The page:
Why CISOs succeed and why they leave

Data from an ESG/ISSA report reveals the most important attributes for CISOs and why CISOs leave their jobs so often

Earlier this year, ESG and the Information Systems Security Association (ISSA) published a research report titled, The State of Cyber Security Careers. The report was based on a survey of 437 cybersecurity professionals, the clear majority of which were ISSA members.

Two-thirds of these cybersecurity professionals worked at an organization that employed a CSO or CISO. These individuals were then asked to identify the most important qualities that make a successful CISO. Here is a sample of the results:

  • 50% of respondents said strong leadership skills were most important
  • 47% of respondents said strong communication skills were most important
  • 30% of respondents said a strong relationship with business executives was most important
  • 29% of respondents said a strong relationship with the CIO and other members of the IT leadership team was most important
  • 23% of respondents said strong management skills were most important

Based upon this list, it’s clear that successful CISOs need to be strong business people who can work with business and IT executives. This is an important consideration since many security professionals are deeply rooted in the technology rather than the business aspects of infosec.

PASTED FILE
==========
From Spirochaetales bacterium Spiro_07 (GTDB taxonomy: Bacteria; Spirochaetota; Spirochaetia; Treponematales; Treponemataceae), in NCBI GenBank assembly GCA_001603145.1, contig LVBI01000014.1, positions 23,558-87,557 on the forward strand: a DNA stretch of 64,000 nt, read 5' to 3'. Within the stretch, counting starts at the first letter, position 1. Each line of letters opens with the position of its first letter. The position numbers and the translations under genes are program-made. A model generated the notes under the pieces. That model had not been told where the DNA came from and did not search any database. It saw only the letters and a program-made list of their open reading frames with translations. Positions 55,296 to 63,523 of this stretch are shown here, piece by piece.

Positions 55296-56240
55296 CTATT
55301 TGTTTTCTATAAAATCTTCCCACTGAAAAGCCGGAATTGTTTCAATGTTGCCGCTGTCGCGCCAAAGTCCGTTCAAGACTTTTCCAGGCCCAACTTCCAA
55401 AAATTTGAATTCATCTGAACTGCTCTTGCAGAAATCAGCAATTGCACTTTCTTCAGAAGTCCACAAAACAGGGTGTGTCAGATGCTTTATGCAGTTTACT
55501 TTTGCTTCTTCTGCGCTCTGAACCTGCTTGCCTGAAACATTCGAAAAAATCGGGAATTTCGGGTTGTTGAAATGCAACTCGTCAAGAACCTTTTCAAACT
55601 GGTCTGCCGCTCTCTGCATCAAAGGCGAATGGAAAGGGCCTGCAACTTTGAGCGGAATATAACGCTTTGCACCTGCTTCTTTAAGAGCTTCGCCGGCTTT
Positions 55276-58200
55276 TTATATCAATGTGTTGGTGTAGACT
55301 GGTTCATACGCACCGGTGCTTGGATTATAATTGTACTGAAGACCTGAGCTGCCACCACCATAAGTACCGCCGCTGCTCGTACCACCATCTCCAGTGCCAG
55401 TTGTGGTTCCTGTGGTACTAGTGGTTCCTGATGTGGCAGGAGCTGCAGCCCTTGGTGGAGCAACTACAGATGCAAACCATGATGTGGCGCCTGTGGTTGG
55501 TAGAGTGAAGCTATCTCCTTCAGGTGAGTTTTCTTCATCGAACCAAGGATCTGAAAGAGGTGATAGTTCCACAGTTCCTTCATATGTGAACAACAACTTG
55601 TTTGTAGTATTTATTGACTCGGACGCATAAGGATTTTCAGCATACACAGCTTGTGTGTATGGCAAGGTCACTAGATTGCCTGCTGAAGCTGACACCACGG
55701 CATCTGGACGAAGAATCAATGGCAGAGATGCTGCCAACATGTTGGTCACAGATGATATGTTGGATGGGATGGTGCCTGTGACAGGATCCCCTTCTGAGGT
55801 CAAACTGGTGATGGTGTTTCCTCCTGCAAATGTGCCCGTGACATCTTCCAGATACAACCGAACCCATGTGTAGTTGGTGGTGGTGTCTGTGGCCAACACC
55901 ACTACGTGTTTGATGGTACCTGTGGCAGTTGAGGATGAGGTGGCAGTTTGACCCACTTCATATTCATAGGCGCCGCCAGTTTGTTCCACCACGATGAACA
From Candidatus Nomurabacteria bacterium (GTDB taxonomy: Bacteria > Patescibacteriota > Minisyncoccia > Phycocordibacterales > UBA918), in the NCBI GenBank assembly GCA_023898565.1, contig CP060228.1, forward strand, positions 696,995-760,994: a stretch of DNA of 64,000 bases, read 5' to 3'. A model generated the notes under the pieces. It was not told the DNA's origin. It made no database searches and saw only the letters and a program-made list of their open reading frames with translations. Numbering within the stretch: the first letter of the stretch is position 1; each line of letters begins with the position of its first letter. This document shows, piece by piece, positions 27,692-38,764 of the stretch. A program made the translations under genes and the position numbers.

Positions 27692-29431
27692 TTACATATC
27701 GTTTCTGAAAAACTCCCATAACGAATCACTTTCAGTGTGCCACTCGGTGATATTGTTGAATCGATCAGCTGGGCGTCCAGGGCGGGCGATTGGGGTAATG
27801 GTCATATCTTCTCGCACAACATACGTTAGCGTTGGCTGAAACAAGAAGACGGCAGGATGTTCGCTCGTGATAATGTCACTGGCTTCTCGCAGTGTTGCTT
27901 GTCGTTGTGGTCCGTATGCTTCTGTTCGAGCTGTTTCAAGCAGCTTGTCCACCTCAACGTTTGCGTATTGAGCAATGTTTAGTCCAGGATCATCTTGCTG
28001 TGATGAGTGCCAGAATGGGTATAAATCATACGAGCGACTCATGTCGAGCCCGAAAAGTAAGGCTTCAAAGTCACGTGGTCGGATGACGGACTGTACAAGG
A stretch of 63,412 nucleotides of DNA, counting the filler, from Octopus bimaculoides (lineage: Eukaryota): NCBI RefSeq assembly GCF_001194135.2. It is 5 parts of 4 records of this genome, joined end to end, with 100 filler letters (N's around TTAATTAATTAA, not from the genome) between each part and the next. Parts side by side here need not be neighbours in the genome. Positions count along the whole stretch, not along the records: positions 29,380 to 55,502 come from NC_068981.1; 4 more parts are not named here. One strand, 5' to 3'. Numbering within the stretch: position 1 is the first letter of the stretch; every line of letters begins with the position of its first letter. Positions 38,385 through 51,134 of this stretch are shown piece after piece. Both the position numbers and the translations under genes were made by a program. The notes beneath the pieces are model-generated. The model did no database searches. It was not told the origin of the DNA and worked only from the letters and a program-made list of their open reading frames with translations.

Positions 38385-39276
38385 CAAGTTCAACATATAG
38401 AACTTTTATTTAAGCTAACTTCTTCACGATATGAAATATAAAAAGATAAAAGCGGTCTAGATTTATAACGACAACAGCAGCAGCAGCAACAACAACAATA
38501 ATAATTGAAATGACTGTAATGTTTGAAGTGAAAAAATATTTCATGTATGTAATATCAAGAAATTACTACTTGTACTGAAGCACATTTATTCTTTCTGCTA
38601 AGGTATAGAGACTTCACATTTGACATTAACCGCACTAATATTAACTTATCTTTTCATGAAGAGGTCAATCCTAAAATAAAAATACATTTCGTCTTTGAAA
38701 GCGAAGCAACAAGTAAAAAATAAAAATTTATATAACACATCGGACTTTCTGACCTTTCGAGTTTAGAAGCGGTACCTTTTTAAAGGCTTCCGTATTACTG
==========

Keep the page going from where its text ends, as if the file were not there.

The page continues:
So, if these are the characteristics that influence CISO success, what determines failure? Cybersecurity pros were also asked what the most likely factors were that caused CISOs to leave an organization. The data indicates that:

  • 31% said CISOs leave when the organization does not have a culture that emphasizes cybersecurity
  • 30% said CISOs leave when the CISO is not an active participant with executive managers or the board of directors
  •  27% said CISOs leave when they are offered a higher compensation package at another organization
  • 23% said CISOs leave when the cybersecurity budget is not commensurate with an organization’s size
  • 22% said CISOs leave when the IT organization ignores or minimizes cybersecurity as part of its planning and decision making process

Looking across all this data, CISOs need to be strong leaders, communicators, influencers, and schmoozer who can translate cybersecurity risk into metrics and ideas for business planning. Alternatively, organizations must give CISOs the opportunity to take on this role or they will head for the door.

The entire ESG/ISSA report is available for free download here. Your comments, feedback and questions are welcome. 

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